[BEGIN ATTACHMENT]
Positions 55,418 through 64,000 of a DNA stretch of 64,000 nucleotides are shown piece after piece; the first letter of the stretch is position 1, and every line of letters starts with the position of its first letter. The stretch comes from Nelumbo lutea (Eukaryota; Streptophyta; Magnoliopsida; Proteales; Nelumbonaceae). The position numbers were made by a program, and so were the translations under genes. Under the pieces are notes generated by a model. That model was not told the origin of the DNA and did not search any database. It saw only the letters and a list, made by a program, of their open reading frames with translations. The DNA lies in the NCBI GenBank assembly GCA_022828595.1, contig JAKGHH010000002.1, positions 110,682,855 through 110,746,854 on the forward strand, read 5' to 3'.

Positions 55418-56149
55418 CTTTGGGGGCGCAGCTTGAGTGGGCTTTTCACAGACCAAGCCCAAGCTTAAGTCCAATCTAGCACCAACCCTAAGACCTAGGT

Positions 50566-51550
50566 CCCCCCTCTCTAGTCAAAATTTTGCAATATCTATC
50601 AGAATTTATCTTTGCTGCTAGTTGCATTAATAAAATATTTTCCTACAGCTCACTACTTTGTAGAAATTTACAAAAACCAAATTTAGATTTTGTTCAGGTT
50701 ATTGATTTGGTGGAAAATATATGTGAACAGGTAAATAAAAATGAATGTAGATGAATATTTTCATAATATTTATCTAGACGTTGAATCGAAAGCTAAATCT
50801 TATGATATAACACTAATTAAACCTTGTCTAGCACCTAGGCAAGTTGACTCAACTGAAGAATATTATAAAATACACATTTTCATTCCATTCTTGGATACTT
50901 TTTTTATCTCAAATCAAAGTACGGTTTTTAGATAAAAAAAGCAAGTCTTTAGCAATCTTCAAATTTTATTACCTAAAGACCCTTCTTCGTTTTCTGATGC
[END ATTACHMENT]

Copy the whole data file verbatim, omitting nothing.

Positions 55,418 through 64,000 of a DNA stretch of 64,000 nucleotides are shown piece after piece; the first letter of the stretch is position 1, and every line of letters starts with the position of its first letter. The stretch comes from Nelumbo lutea (Eukaryota; Streptophyta; Magnoliopsida; Proteales; Nelumbonaceae). The position numbers were made by a program, and so were the translations under genes. Under the pieces are notes generated by a model. That model was not told the origin of the DNA and did not search any database. It saw only the letters and a list, made by a program, of their open reading frames with translations. The DNA lies in the NCBI GenBank assembly GCA_022828595.1, contig JAKGHH010000002.1, positions 110,682,855 through 110,746,854 on the forward strand, read 5' to 3'.

Positions 55418-56149
55418 CTTTGGGGGCGCAGCTTGAGTGGGCTTTTCACAGACCAAGCCCAAGCTTAAGTCCAATCTAGCACCAACCCTAAGACCTAGGT

Positions 50566-51550
50566 CCCCCCTCTCTAGTCAAAATTTTGCAATATCTATC
50601 AGAATTTATCTTTGCTGCTAGTTGCATTAATAAAATATTTTCCTACAGCTCACTACTTTGTAGAAATTTACAAAAACCAAATTTAGATTTTGTTCAGGTT
50701 ATTGATTTGGTGGAAAATATATGTGAACAGGTAAATAAAAATGAATGTAGATGAATATTTTCATAATATTTATCTAGACGTTGAATCGAAAGCTAAATCT
50801 TATGATATAACACTAATTAAACCTTGTCTAGCACCTAGGCAAGTTGACTCAACTGAAGAATATTATAAAATACACATTTTCATTCCATTCTTGGATACTT
50901 TTTTTATCTCAAATCAAAGTACGGTTTTTAGATAAAAAAAGCAAGTCTTTAGCAATCTTCAAATTTTATTACCTAAAGACCCTTCTTCGTTTTCTGATGC